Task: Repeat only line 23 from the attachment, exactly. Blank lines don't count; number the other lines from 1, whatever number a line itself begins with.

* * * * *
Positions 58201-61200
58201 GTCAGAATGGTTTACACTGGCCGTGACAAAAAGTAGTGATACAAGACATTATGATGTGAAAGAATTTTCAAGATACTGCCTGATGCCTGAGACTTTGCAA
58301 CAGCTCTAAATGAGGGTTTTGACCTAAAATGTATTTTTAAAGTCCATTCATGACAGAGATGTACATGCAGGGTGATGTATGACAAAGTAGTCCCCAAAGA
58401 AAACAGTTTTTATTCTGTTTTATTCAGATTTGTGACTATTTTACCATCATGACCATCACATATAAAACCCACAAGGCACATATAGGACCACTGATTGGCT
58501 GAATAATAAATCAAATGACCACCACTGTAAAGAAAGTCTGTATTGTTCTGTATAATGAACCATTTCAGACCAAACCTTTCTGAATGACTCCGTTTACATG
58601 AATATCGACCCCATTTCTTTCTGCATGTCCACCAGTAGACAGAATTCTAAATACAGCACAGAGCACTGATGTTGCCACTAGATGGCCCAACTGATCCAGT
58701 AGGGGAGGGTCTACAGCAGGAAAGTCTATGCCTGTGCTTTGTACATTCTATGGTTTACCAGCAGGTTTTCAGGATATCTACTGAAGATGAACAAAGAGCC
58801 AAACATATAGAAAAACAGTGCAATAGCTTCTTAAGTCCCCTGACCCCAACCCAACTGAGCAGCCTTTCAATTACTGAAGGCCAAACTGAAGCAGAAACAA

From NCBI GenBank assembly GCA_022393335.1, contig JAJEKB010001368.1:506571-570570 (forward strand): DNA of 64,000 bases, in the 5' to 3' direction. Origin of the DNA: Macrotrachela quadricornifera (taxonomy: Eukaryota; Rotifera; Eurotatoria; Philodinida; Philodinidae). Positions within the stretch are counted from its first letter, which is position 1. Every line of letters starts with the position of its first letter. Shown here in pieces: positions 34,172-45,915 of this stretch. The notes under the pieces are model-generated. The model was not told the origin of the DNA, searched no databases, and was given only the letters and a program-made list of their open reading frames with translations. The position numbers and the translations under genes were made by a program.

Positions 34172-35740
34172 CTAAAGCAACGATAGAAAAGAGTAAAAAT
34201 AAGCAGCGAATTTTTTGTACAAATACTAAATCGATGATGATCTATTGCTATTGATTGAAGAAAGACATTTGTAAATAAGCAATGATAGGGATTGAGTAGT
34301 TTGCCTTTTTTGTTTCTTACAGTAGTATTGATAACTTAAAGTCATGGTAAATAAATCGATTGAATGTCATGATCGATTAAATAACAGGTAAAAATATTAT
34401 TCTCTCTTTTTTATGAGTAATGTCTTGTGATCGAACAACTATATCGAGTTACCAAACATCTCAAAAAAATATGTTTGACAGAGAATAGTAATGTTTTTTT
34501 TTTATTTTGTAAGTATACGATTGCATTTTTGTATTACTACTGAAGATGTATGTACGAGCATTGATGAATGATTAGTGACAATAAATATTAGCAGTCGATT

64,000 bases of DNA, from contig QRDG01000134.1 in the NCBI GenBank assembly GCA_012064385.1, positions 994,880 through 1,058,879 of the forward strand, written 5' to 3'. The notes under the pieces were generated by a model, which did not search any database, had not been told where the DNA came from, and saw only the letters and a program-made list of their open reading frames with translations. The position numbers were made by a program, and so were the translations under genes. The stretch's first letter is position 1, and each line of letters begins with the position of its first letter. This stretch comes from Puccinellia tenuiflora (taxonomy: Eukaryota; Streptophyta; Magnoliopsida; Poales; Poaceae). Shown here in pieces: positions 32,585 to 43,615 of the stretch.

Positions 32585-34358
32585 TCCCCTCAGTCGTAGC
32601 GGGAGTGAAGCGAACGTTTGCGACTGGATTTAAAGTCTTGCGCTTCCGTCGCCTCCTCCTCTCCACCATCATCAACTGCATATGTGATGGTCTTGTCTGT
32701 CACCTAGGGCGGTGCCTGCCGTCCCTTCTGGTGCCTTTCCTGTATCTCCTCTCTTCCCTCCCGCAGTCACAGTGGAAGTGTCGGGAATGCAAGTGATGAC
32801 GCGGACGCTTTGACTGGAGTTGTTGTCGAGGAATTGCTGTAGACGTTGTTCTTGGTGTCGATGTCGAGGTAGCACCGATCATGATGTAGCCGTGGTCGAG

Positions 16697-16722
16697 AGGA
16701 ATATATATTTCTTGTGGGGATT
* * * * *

16697 AGGA